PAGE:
The post Truth Dig: Sonali Kolhatkar interviews Arturo Trejo on Migrant Justice and Climate Change appeared first on It Takes Roots.
Activists carried 196 office chairs through the square facing the Montreuil city hall—chairs that had been “liberated” from banks throughout France. “These chairs were requisitioned to reveal the links between the tax evasion practiced by big banks and the lack of funding needed against climate change, particularly the $100 billion a year for adaptation that wealthy countries have promised poor countries but that has been blocked by financial elites,” said Cindy Wiesner of the Grassroots Global Justice Alliance. “Thirty trillion dollars disappears every year into the black hole of tax havens that these banks control, tax havens that benefit criminals and murderers—drug cartels, gun traffickers, and the banks themselves. These 196 chairs represent the 196 countries whose people deserve a seat at the table for a just global economy.”
The UN climate conference in Paris has entered its second week with delegates pushing for a final agreement that can be ratified by all. Developing countries and island nations in particular have the most at stake.
Outside the halls of the meeting, activists are gathering despite a ban on protest by the French government in the wake of the ISIS attacks.
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Within the high-stress, low-waste frenzy of the 21st Conference of Parties, or COP21, there are around 100 organizers from the frontlines of the climate crisis and energy extraction in North America. Drawn from the Navajo Nation, the Appalachian Mountains, Harlem and elsewhere, the It Takes Roots delegation is a joint venture of the Grassroots Global Justice Alliance, Indigenous Environmental Network and the Climate Justice Alliance. Its members — some inside and some outside of official UN proceedings — are engaged in a range of efforts back home both against fossil fuel extraction and for the development of community-owned alternatives, as well as a wider-reaching “just transition” away from what they call an extractive economy.
Read the rest here: http://wagingnonviolence.org/2015/12/bringing-solutions-cop21-conversation-cooperation-jacksons-brandon-king/?utm_source=rss&utm_medium=rss
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The United Nations climate negotiations, known as COP 21, is underway in Paris. Its goal is to produce a binding global climate agreement that would limit the rise in global average temperature to 2 degrees Celsius. Activists have staged mass sit-ins all over the globe to protest the participation of corporate polluters in the climate talks, and to elevate the voice of civil society. But what exactly are various groups in civil society proposing as an alternative? Here to help answer this question are our two guests: Anjali Appadurai and Kali Akuno. Anjali is an activist currently at COP 21 talks in Paris, and Kali Akuno is the co-director of Cooperation Jackson.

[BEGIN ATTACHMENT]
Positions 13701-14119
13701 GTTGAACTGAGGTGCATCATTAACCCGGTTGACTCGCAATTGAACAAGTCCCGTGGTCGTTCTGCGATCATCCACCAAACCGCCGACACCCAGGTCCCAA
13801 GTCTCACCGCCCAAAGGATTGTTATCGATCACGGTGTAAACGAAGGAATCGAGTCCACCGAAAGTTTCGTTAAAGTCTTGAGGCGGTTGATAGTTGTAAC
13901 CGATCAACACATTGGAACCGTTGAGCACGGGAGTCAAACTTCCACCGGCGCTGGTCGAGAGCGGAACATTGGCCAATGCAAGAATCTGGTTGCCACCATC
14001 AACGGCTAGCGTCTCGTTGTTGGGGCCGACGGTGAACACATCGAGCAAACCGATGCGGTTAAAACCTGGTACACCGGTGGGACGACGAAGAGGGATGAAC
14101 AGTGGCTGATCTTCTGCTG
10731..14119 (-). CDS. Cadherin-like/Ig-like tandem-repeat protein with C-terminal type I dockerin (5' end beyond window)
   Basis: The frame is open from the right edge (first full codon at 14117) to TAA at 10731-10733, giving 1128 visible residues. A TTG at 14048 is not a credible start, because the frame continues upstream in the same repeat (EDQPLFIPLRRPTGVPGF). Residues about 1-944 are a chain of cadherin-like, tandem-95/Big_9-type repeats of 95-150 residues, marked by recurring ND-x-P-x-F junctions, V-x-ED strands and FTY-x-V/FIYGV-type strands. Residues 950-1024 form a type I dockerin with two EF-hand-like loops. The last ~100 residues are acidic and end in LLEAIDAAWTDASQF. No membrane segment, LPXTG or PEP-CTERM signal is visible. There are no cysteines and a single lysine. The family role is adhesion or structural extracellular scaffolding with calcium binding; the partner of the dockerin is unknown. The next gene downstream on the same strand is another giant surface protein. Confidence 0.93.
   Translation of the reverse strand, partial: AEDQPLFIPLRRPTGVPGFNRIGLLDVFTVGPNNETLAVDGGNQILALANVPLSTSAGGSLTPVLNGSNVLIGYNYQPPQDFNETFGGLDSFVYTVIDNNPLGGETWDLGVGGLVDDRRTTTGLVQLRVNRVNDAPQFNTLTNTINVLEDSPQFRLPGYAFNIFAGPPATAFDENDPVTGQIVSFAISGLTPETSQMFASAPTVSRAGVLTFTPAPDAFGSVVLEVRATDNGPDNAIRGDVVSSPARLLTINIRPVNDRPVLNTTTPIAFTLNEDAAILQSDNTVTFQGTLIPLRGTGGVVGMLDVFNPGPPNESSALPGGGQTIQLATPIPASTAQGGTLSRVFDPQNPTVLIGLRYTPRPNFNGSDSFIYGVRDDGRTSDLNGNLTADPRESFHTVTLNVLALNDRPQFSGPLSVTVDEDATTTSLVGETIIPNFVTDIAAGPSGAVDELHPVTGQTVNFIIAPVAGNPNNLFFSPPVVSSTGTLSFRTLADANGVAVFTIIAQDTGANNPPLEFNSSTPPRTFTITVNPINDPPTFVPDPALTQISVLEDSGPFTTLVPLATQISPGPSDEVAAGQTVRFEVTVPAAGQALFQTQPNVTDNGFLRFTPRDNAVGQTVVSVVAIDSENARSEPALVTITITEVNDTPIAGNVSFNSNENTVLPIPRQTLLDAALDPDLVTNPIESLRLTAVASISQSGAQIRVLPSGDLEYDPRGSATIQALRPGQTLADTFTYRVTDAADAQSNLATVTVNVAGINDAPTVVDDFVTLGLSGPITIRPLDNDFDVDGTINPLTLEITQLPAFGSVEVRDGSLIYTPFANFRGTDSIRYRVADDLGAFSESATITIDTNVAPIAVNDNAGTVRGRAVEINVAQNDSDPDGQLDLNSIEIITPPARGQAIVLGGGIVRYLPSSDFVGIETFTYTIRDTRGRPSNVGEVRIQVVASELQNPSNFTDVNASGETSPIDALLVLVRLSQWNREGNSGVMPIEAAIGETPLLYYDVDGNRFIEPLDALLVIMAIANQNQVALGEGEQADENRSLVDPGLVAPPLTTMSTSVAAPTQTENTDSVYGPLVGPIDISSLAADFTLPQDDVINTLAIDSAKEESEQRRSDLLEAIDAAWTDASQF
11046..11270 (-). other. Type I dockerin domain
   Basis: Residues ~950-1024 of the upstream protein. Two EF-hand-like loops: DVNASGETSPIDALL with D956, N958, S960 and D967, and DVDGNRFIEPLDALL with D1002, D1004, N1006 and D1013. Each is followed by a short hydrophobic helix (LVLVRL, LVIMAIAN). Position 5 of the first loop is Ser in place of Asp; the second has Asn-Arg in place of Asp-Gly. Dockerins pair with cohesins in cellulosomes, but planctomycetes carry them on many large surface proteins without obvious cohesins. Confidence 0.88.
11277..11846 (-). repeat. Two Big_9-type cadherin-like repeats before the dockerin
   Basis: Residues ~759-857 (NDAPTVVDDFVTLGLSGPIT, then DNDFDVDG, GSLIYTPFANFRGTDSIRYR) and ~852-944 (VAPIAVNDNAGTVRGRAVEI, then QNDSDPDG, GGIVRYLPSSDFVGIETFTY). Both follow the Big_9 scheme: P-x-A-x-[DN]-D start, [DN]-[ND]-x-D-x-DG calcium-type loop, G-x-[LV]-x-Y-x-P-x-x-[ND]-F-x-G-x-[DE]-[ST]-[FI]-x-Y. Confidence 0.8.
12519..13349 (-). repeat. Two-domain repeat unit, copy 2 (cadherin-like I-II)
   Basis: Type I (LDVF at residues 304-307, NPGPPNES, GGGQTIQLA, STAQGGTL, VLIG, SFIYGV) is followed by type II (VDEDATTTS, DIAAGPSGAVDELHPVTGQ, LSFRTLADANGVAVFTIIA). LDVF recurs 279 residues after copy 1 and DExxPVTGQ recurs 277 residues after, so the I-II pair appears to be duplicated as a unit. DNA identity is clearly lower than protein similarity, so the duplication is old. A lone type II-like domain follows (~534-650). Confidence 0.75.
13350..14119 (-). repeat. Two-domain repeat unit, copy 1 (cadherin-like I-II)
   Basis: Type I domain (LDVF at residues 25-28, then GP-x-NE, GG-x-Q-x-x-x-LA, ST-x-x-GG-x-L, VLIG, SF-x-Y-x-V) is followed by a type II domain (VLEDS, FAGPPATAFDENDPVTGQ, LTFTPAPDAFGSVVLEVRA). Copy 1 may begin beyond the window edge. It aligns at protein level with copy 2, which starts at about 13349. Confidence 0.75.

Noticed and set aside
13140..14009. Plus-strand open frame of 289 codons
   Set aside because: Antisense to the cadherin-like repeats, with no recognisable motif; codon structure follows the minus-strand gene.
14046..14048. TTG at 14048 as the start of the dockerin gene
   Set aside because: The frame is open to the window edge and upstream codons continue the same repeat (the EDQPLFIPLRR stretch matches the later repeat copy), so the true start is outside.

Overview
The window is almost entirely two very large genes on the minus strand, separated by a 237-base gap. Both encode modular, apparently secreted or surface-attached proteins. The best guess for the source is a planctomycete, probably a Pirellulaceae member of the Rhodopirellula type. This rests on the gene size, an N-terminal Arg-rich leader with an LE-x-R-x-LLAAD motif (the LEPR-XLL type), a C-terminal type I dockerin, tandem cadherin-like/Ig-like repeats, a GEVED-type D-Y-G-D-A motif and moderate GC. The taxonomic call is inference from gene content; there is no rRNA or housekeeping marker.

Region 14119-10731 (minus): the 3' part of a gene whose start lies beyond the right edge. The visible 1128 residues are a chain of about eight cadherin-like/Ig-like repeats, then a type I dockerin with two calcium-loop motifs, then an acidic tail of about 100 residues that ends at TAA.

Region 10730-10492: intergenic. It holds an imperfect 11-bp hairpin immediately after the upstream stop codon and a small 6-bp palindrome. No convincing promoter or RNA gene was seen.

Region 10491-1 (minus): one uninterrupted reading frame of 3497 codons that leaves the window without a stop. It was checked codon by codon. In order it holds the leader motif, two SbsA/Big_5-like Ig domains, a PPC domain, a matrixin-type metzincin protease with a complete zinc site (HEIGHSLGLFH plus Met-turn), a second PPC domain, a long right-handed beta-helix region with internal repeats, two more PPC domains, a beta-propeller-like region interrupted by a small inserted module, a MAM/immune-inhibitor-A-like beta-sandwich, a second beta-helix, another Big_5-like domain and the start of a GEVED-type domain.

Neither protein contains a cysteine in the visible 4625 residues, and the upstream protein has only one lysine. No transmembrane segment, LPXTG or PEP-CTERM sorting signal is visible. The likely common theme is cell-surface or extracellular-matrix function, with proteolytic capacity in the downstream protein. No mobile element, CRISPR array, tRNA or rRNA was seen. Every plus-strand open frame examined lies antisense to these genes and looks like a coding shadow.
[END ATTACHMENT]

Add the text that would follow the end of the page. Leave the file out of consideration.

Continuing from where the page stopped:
Read the rest of the article here: http://therealnews.com/t2/index.php?option=com_content&task=view&id=31&Itemid=74&jumival=15221&utm_source=rss&utm_medium=rss
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On Human Rights Day, US Impacted Communities Protest at Paris Peace Wall: COP21 Agreement is a Crime Against Humanity and Nature
On Dec 10, International Human Day, a broad coalition of impacted communities will gather for a street theater protest at the Peace Wall in Paris calling on the US delegation to reject false solutions that are the basis of the COP21 agreement.
Representatives from Indigenous, Black, Latino, Asian and Pacific Islander organizations have united under the banner, It Takes Roots to Weather the Storm, representing communities living alongside fracking wells, coal power plants, and oil refineries and already facing the worst impacts of the climate crisis. “The US delegation has been leading other member states in a strategy of pollution trading that allows big oil to continue to pollute our communities and also threatens the livelihood of indigenous communities across the Global South. On both fronts, COP21 will lead to massive human rights violations.”
The three-pronged action includes performances with powerful visual metaphors of roots, storm and seeds. This action-performance will illustrate the current, global spiral towards environmental and economic destruction, while shining a light on the resilience of climate change impacted communities that are resisting these devastations head on. The action will highlight how it is also these very marginalized communities who are coming up with the real, alternative solutions that can simultaneously rebuild economies through alternative models like just transition, cooperative systems, collective ownership, etc. while restoring essential ecological balance.